a "dairy" type dough based on cream cheese, this yields a more pastry like product. it has few ingredients and is quick to make.

ingredients:

1/2 lb (appr 250 g) cream cheese
1/2 lb (appr 250 g) butter
1/4 - 1/3 c icing sugar
1/2 tsp vanilla
2 c all purpose flour (a little more if necessary)

method:

cream the butter and cream cheese once at room temperature. add the vanilla and icing sugar and mix well. blend in the flour until you get a dough. don't overwork it.

let the dough chill overnight or all day long in the fridge. roll the dough out on a floured surface to about 1/4 inch thick. cut circles and fill as usual. these bake about 12 minutes at 400 F.

the two classic fillings

poppy seed filling

ingredients:

1 1/4 c poppy seeds
1/2 c milk or soymilk or water
1/2 c honey
1 tbsp margarine or butter
2 tsp lemon juice
1/2 tsp vanilla

method:

in a coffee grinder or similar appliance, grind the poppy seeds to a powder. transfer to a bowl. they MUST be ground

in a small pot, place the rest of the ingredients along with the poppy seeds and cook on medium heat for about 10 minutes until thickened.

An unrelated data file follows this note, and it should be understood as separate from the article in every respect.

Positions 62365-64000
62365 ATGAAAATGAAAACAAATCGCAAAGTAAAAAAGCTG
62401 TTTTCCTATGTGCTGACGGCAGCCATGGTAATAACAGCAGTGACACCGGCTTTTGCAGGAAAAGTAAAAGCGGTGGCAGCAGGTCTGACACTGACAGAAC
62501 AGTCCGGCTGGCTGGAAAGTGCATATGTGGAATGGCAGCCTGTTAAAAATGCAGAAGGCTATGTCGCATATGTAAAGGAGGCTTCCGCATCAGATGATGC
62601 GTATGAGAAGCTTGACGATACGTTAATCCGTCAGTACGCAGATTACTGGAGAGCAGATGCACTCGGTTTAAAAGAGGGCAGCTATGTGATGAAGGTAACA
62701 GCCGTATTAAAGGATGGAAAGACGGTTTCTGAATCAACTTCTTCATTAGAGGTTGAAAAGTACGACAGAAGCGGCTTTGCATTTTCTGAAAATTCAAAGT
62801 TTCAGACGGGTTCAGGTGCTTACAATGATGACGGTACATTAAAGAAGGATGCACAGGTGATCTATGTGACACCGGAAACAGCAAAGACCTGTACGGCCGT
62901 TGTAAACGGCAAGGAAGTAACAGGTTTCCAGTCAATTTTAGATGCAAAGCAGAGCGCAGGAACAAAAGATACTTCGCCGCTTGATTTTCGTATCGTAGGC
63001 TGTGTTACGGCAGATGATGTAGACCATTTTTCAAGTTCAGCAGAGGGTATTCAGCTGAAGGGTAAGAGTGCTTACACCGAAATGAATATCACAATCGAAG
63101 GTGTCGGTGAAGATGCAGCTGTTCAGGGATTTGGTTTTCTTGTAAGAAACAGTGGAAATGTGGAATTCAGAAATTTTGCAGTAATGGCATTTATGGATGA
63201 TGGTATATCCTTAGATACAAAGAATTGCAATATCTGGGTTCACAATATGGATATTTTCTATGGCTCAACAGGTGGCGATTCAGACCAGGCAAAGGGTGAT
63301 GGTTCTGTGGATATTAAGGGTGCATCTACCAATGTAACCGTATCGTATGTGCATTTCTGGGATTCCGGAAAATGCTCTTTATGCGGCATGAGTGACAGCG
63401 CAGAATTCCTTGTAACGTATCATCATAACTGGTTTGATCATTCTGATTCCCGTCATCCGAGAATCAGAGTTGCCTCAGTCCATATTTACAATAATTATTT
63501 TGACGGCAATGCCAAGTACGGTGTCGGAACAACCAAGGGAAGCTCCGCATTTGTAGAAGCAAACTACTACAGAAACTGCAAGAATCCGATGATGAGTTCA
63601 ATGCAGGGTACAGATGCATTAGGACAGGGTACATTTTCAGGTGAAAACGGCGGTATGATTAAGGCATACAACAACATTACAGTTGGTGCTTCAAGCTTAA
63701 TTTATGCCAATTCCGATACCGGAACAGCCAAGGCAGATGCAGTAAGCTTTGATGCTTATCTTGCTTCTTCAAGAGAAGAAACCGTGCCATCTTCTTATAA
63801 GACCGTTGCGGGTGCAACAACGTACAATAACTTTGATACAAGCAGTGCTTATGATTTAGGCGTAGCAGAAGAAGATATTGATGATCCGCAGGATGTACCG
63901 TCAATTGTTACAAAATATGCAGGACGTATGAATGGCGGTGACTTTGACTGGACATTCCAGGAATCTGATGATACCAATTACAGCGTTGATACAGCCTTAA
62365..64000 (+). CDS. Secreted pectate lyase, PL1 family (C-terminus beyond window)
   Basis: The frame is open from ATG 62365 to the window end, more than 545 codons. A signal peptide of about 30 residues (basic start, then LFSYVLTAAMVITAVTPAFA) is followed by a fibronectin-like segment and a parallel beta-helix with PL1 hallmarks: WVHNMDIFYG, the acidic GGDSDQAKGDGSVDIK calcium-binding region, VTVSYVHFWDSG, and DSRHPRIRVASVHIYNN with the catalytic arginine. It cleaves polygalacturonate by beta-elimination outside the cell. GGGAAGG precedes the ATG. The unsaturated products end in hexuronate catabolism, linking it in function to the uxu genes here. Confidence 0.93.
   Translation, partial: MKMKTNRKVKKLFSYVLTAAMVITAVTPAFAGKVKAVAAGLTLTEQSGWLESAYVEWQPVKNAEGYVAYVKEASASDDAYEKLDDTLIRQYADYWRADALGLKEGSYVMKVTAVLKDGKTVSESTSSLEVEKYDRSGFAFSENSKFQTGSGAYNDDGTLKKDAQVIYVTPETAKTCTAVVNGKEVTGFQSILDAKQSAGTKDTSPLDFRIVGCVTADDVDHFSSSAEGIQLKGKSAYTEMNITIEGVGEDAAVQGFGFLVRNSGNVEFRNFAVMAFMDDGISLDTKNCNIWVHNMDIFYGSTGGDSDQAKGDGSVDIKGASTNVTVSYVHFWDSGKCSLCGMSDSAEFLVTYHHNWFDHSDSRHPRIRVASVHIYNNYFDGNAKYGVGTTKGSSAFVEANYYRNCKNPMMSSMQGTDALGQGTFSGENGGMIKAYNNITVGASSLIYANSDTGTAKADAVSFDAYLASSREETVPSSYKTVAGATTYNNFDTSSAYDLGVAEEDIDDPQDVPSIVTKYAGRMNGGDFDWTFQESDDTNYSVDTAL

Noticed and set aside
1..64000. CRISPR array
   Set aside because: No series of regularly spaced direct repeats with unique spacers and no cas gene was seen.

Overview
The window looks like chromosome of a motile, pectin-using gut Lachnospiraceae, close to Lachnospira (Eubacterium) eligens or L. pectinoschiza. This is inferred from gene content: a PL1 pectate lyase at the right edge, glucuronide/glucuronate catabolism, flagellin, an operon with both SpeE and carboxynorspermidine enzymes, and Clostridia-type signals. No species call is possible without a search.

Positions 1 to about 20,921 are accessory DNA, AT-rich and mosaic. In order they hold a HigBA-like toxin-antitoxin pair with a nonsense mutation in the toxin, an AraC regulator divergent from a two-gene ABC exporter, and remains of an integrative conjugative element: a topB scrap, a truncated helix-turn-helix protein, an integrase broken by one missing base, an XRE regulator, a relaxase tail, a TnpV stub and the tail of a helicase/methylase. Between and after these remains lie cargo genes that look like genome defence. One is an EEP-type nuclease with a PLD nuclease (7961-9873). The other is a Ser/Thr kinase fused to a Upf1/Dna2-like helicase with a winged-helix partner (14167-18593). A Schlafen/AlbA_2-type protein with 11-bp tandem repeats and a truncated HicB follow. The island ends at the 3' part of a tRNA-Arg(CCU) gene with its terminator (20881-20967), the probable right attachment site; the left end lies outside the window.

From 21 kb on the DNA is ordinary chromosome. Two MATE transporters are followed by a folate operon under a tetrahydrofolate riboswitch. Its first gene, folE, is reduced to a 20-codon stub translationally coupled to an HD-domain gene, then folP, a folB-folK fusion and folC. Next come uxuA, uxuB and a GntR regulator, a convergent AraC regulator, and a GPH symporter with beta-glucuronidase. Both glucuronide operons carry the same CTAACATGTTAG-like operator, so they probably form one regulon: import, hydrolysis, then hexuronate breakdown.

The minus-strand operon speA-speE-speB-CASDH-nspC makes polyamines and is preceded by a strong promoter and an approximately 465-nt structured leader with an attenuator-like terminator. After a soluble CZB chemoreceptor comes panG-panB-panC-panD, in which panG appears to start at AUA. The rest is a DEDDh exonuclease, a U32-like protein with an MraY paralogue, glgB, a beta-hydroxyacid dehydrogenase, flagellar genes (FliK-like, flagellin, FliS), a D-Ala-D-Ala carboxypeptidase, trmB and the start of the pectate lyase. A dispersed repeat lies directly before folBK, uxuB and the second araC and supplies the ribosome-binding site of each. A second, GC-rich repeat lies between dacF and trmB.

place in a bowl and let cool.


prune & walnut filling

a classic and simple filling to make, this tart one compliments the sweet dough which envelops it. note that some prune fillings are not (briefly) cooked. this one is and MUST be to achieve the proper texture and flavour.

if you don't want to, or cannot, use nuts then substitute with about 1/2 c of golden raisins and soak them along with the prunes.

ingredients:

1 pkg pitted prunes (375 g)
boiling water, to cover fruit

2 to 3 tbsp sugar
1 - 2 tbsp honey
1/2 lemon, juiced

1 c coarsely chopped walnuts

method:

the night before, or in the early morning, place the prunes in a bowl. add boiling water to cover. let sit overnight so the fruit will rehydrate.


the next day or later that evening, drain the liquid (you can keep this to drink or for another purpose - or you can discard it).

place the well drained fruit in a food processor and grind it until pureed. add the sugar, honey and lemon juice. taste and adjust.

transfer to a bowl.

in a wide pan (non stick fry pan is best), toast the walnuts over medium heat for a few minutes. set aside.